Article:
This isn’t new: the first advocates for gatekeeping were well-to-do Americans at the turn of the twentieth century who wanted “a more intimate experience with wilderness,” away from the masses, according to the Forest History Society.

Lower-income groups and racial minorities have historically been excluded from outdoor leisure activities, mostly because of distance, cost and lack of awareness, according to an article published in “Annals of Leisure Research,” vol. 25.

Though not a cure-all, social media boosts awareness about hikes among this out-group.

And sure, while it might make some trails more crowded, social media popularity is not a death sentence for the outdoors. 

If you ask Romano, he’ll tell you that half the fun of hiking is researching new trails — and scanning top 10 lists on AllTrails doesn’t count.

“You’ve got to really dig out good sources … There are writers out there who have websites and social media,” he said. “I love the discovery, getting the maps out, exploring the sites.”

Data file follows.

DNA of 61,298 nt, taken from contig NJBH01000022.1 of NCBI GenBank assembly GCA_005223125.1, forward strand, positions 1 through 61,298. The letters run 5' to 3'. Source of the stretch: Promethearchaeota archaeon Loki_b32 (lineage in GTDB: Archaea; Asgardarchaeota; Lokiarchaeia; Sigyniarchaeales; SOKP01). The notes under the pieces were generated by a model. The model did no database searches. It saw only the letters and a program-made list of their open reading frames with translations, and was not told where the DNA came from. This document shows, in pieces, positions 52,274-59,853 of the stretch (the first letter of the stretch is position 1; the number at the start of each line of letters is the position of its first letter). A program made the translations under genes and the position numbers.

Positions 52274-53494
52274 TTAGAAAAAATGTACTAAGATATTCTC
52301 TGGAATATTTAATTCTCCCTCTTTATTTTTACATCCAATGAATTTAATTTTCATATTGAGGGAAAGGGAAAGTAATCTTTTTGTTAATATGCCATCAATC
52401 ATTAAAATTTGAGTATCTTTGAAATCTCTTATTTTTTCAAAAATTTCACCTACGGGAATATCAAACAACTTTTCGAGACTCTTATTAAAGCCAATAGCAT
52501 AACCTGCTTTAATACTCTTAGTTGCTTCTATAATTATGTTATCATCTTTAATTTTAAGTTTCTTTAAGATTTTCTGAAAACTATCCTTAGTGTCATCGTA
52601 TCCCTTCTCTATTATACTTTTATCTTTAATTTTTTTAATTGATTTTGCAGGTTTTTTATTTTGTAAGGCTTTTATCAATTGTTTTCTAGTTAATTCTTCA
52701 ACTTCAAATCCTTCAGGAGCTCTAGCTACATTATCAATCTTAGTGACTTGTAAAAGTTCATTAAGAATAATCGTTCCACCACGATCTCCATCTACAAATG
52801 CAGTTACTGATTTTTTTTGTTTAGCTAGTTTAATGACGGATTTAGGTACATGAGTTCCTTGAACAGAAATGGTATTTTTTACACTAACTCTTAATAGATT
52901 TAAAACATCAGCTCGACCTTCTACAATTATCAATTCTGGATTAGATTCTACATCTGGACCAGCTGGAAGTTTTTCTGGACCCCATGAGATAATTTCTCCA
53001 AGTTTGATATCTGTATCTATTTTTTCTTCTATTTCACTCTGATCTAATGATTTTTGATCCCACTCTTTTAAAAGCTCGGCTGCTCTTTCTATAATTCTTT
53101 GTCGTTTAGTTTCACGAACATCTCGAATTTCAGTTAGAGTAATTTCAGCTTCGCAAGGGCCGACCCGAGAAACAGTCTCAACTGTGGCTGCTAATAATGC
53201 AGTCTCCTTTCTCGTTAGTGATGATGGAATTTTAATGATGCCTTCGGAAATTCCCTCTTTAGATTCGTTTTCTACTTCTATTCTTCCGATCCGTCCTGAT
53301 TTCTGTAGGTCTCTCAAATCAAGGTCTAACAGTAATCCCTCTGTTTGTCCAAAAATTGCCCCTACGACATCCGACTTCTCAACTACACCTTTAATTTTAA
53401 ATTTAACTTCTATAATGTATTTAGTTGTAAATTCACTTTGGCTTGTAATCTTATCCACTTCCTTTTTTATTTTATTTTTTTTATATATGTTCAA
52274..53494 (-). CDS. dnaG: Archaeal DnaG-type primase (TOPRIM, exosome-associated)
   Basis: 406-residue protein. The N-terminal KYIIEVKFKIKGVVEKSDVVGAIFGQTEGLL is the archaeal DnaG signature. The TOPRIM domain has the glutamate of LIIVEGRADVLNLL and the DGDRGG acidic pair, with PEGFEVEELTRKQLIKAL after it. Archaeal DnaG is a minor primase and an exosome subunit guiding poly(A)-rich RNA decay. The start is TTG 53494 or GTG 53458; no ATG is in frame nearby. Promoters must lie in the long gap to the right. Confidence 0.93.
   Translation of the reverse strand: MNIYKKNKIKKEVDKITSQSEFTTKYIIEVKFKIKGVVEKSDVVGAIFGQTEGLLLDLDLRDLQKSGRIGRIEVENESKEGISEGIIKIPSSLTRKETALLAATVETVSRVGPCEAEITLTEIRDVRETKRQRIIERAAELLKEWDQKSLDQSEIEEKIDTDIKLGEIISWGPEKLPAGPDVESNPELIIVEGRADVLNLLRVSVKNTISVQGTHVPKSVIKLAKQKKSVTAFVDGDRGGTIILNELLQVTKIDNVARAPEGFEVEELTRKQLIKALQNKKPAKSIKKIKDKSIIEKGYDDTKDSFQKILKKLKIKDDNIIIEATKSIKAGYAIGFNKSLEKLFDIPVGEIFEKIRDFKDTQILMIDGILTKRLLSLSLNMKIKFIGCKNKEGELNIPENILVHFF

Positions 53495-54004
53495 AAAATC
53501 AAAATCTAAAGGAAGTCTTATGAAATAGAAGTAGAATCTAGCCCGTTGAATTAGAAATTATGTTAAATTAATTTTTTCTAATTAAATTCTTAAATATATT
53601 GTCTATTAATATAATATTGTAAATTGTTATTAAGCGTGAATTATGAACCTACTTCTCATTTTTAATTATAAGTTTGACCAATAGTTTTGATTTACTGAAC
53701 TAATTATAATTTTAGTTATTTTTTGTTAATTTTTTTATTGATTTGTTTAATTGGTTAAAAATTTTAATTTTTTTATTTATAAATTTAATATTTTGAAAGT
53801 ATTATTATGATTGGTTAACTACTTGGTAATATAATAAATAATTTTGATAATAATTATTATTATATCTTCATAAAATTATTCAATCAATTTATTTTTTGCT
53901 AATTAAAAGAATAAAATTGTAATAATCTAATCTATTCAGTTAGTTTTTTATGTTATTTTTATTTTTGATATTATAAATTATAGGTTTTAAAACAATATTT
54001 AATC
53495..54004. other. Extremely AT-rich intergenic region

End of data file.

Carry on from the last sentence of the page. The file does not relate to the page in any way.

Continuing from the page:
Romano said he talks to locals, scans maps for unmarked green spots and chats with land management agencies. When he finds a cool spot, he posts on his website and on his personal social media.

“It’s not like this information is hidden,” Romano said.

For avid hikers in Provo, Romano recommended heading west instead of following the crowds to the big parks in Southern Utah. Great Basin National Park off of Highway 50 is a good place to start, he said.

Lundberg is on board with the social media hiking scene. “I appreciate when people post their hikes on social media,” he said. “Everybody should be able to see the different places in the world.”